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Hymns And Hymnody
by Karen Lynn Davidson
Hymns have been central to the LDS tradition of worship from the earliest days of the Church. Latter-day Saints revere their hymnbook almost as scripture because of their belief that the first LDS hymnal had its origins in divine commandment. In July of 1830, only three months after the Church was organized, Joseph Smith's wife Emma Smith was instructed to "make a selection of sacred hymns to be had in my church" (D&C 25:11). The resulting 1835 volume, A Collection of Sacred Hymns, for the Church of the Latter Day Saints, included among its ninety hymns a number of original, distinctively LDS texts. For example, two by the book's co-editor William W. Phelps, "The Spirit of God Like a Fire Is Burning" (Hymns 1985, No. 2) and "Now Let Us Rejoice" (Hymns 1985, No. 3) celebrate the restoration of the latter-day Church. These and other original hymns were printed alongside well-known Protestant texts by such authors as Isaac Watts and Reginald Heber. A second hymnal, expanded to 304 hymns, was printed in Nauvoo in 1841.
Under the direction of Brigham Young, Parley Pratt, and John Taylor, a volume familiarly known as the Manchester Hymnal was printed in Manchester, England, in 1840. Formally titled A Collection of Sacred Hymns for the Church of Jesus Christ of Latter-day Saints in Europe, this book served as the principal hymnbook of the English-speaking Saints for many decades. Converts from the british isles brought it with them when they traveled to join the main body of the Saints in Utah. New hymns, most of them American in origin, were added to each later edition, but the Manchester Hymnal continued to be published in England until 1890. By 1912 it had gone through twenty-five editions. Like Emma Smith's hymnal and most others of the time, it printed the texts but not the music.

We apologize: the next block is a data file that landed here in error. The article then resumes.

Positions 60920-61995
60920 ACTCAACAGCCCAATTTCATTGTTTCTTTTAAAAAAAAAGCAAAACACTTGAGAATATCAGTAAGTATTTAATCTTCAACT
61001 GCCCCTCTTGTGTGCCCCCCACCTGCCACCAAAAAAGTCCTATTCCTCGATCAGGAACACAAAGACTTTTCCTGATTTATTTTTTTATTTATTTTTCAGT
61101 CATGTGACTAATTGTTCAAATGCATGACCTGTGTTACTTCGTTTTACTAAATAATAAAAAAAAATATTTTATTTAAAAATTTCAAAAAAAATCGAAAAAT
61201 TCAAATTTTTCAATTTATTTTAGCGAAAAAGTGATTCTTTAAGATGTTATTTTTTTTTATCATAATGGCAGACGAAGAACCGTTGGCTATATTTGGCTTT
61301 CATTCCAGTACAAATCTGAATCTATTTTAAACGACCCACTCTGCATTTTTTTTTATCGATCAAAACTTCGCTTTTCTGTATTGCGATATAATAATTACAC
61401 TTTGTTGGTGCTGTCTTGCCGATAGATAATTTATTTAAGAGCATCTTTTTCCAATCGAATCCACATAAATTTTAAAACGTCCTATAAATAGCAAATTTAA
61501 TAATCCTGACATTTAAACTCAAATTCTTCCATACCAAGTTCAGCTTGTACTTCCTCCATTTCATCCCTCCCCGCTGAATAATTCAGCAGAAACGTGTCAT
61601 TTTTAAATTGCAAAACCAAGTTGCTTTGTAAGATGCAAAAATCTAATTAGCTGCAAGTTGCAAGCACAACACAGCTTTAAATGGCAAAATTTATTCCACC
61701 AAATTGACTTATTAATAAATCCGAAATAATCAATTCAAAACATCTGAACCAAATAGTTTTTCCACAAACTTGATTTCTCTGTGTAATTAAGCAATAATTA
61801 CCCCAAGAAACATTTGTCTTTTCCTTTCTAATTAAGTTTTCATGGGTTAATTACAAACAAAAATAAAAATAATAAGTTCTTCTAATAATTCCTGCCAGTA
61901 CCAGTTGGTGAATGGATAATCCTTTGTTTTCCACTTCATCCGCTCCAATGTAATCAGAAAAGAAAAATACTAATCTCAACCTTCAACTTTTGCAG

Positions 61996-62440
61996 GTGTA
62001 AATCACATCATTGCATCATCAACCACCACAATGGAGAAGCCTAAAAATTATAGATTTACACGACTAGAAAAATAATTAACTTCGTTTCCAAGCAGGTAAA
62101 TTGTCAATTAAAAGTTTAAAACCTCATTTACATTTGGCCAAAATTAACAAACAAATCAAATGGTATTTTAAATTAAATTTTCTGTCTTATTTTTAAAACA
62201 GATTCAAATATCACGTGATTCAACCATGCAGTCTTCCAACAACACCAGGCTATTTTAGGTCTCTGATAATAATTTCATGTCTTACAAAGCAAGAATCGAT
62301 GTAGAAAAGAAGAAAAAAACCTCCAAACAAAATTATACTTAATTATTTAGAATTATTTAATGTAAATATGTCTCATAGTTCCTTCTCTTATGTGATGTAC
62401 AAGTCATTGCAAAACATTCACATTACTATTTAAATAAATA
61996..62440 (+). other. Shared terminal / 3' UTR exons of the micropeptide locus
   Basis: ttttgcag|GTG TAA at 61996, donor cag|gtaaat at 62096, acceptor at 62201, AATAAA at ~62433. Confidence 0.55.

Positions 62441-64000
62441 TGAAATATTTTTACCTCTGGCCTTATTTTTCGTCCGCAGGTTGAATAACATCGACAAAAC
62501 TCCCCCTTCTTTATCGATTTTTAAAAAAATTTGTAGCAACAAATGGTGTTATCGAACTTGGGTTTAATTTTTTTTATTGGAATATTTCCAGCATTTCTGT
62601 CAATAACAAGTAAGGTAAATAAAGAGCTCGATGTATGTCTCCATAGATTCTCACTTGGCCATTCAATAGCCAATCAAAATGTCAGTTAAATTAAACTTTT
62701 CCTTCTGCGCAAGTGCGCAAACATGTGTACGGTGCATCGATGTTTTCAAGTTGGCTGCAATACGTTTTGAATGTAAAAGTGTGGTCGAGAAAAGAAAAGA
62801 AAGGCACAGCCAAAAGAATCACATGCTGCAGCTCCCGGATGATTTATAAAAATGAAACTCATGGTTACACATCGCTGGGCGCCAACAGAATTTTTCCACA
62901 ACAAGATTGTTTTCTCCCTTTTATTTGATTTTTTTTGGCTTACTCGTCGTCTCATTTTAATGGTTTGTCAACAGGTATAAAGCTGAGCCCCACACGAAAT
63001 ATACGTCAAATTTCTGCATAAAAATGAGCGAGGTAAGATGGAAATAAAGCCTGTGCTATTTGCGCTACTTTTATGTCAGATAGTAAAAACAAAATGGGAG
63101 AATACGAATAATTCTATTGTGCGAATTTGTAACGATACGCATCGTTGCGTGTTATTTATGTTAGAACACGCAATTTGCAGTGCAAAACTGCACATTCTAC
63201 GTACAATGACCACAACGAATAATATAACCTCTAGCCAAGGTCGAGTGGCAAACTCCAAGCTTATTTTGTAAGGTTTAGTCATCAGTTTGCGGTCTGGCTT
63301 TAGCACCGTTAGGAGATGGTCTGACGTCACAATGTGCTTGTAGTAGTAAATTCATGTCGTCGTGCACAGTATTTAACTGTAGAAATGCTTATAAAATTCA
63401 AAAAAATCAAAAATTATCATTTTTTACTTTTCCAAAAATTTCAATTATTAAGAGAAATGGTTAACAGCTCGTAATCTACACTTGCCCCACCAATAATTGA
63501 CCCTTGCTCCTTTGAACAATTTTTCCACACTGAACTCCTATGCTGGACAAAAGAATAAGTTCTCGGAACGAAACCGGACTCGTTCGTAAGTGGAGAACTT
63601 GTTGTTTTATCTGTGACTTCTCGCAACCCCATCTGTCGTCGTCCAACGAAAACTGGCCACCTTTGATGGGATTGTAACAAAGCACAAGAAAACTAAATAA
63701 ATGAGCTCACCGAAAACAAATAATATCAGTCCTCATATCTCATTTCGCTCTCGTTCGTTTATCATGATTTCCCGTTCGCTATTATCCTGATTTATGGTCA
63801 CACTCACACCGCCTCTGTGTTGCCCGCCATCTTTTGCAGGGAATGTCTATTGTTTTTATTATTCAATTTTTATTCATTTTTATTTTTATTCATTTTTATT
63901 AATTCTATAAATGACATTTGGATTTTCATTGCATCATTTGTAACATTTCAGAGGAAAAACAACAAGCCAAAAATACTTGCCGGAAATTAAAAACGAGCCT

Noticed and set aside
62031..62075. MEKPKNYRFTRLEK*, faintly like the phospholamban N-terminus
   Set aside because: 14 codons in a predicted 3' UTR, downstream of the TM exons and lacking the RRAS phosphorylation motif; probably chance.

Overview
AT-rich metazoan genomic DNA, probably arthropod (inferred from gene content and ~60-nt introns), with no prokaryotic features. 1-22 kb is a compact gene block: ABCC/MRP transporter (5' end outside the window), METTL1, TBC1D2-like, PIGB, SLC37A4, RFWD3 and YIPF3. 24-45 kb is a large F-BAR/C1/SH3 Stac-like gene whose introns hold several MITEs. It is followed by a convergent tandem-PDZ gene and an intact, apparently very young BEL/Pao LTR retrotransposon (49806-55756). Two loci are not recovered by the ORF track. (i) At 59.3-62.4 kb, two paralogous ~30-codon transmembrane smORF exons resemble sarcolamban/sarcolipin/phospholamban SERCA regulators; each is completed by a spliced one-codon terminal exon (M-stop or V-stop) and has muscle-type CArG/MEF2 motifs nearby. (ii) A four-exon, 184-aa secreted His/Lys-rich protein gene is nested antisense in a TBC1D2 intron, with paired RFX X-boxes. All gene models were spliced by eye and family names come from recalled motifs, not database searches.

Emma Smith had looked forward to the day when the Saints would be "blessed with a copious variety of the songs of Zion," as she wrote in the preface to the first hymnbook. Her hopes were fulfilled; early LDS hymn writers continued to add important original hymns on such distinctive doctrines as the premortal life (Eliza R. Snow, "O My Father," Hymns 1985, No. 292), the latter-day restoration (Parley P. Pratt, "An Angel from on High," Hymns 1985, No. 13), and the gathering of the Saints to Utah (William G. Mills, "Arise, O Glorious Zion," Hymns 1985, No. 40).
In 1886 President John Taylor called together a committee to provide a musical supplement to the Manchester Hymnal. The result was the Latter-day Saints' Psalmody, which was published in Salt Lake City in 1889 and went through six more editions. The Psalmody emphasized home composition, that is, new music that was written by such LDS composers as George Careless and Ebenezer Beesley to accompany the old texts in the Manchester Hymnal. For some of the longer texts in the Psalmody, only the first few verses were printed.
During the 1870s and 1880s the Sunday school and primary organizations began to print hymns and songs, singly and in collections, for their own use. In 1873 the Sunday School began publishing Sunday School hymns in the juvenile instructor magazine, and in 1880, under the direction of Eliza R. Snow, the Primary published a volume of texts and a companion volume of tunes.